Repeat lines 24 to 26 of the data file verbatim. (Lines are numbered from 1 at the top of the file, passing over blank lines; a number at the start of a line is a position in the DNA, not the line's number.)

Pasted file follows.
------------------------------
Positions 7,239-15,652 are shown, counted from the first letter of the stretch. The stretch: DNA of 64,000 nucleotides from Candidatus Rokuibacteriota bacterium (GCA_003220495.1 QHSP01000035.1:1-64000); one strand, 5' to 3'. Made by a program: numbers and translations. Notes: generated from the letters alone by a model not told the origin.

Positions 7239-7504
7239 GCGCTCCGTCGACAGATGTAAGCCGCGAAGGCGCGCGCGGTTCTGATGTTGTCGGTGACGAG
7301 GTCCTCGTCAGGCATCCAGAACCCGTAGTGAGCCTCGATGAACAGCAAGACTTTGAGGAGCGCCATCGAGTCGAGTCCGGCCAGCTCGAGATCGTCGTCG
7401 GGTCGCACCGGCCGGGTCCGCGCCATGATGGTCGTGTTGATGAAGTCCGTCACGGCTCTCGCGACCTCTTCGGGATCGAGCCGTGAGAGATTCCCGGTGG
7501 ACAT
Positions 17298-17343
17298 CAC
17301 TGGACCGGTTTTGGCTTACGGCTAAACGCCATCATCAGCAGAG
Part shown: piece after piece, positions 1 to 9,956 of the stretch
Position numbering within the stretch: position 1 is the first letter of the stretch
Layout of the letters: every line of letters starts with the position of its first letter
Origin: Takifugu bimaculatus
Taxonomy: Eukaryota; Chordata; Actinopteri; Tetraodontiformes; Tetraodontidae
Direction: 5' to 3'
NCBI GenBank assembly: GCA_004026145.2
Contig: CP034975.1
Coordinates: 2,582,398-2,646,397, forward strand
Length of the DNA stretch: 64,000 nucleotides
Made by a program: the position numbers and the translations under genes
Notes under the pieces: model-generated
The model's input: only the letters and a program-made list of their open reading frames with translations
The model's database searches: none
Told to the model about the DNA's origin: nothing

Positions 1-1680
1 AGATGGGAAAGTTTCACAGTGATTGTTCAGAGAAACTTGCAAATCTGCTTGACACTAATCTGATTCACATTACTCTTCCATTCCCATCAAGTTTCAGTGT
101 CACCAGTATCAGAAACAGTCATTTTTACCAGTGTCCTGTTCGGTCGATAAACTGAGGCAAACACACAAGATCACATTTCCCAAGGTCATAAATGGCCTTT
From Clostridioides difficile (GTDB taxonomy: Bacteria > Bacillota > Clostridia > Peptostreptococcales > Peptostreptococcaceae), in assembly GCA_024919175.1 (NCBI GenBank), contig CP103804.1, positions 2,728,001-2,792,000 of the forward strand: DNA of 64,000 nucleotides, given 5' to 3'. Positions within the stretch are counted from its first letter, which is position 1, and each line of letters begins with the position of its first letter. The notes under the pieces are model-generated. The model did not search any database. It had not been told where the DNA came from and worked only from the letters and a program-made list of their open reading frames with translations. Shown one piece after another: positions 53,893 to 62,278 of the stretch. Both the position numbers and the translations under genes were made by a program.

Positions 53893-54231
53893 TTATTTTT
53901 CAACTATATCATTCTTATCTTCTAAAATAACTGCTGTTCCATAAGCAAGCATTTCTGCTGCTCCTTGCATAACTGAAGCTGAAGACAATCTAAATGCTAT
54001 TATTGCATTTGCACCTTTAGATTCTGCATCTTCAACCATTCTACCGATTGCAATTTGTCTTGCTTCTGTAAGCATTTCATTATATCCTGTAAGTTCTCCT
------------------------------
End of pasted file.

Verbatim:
Told to the model about the DNA's origin: nothing

Positions 1-1680
1 AGATGGGAAAGTTTCACAGTGATTGTTCAGAGAAACTTGCAAATCTGCTTGACACTAATCTGATTCACATTACTCTTCCATTCCCATCAAGTTTCAGTGT